Most historians agree that silk and sericulture or the cultivation of silkworms had their origin in China nearly 2500 B.C. when Empress Si-Ling-Chi, the queen of the famous Emperor Huang-Ti, learned how to rear silkworms and unwind their cocoons to produce fine filament fibres. China kept it as a secret and held a monopoly in the silk industry for nearly 4,000 years after finding this knowledge. After this period, sericulture spread to Korea and Japan and it also spread around the world. Details about silk history and sericulture can be found in reference.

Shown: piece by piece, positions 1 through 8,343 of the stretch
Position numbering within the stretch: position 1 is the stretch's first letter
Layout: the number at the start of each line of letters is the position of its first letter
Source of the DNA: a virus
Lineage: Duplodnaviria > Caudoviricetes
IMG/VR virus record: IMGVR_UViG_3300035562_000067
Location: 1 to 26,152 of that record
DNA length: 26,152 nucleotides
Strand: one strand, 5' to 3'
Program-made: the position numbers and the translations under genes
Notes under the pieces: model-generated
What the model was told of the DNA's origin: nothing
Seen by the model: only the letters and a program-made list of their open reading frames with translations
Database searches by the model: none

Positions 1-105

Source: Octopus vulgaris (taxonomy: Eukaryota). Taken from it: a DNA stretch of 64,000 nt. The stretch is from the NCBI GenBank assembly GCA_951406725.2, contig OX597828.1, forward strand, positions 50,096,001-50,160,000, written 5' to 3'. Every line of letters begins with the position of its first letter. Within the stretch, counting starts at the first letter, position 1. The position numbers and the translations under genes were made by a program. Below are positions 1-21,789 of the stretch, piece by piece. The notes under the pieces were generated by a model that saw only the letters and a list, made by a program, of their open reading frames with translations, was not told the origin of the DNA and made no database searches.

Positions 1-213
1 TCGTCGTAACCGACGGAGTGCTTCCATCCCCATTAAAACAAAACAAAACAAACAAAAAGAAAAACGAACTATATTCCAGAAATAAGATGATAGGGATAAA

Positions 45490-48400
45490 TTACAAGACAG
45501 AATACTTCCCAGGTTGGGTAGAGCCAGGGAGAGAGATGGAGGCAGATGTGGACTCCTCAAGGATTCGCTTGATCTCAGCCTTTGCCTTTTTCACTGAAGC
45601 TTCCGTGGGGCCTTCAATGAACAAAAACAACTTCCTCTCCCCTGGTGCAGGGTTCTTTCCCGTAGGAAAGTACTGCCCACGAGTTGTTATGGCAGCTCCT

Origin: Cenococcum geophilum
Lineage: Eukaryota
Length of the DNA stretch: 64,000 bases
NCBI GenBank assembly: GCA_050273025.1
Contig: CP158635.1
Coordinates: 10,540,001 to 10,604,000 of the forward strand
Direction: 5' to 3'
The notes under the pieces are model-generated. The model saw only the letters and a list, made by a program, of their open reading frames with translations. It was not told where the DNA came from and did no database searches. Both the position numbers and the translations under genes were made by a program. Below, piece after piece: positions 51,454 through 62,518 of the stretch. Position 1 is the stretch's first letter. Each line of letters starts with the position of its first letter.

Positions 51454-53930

Silk is called the 'Queen of fibres'. Silk is a continuous protein fibre produced by the silkworm so as to form its cocoon. Some spiders belonging to the Arachnida family also produce the silk fibre. Unlike the silkworms fibre, the spiders fibre cannot be commercially produced, and therefore, the silk fibre referred to in this work is the fibre coming from the silkworm.
The silk fibre is a natural animal fibre. Silk contains a very small amount of sulphur, unlike wool. There are two types of the silkworms. The first type is the 'Mulberry silk' (Bombyxmori) also called cultivated silk and 'Wild silk' of which Tussah silk is the most important representative.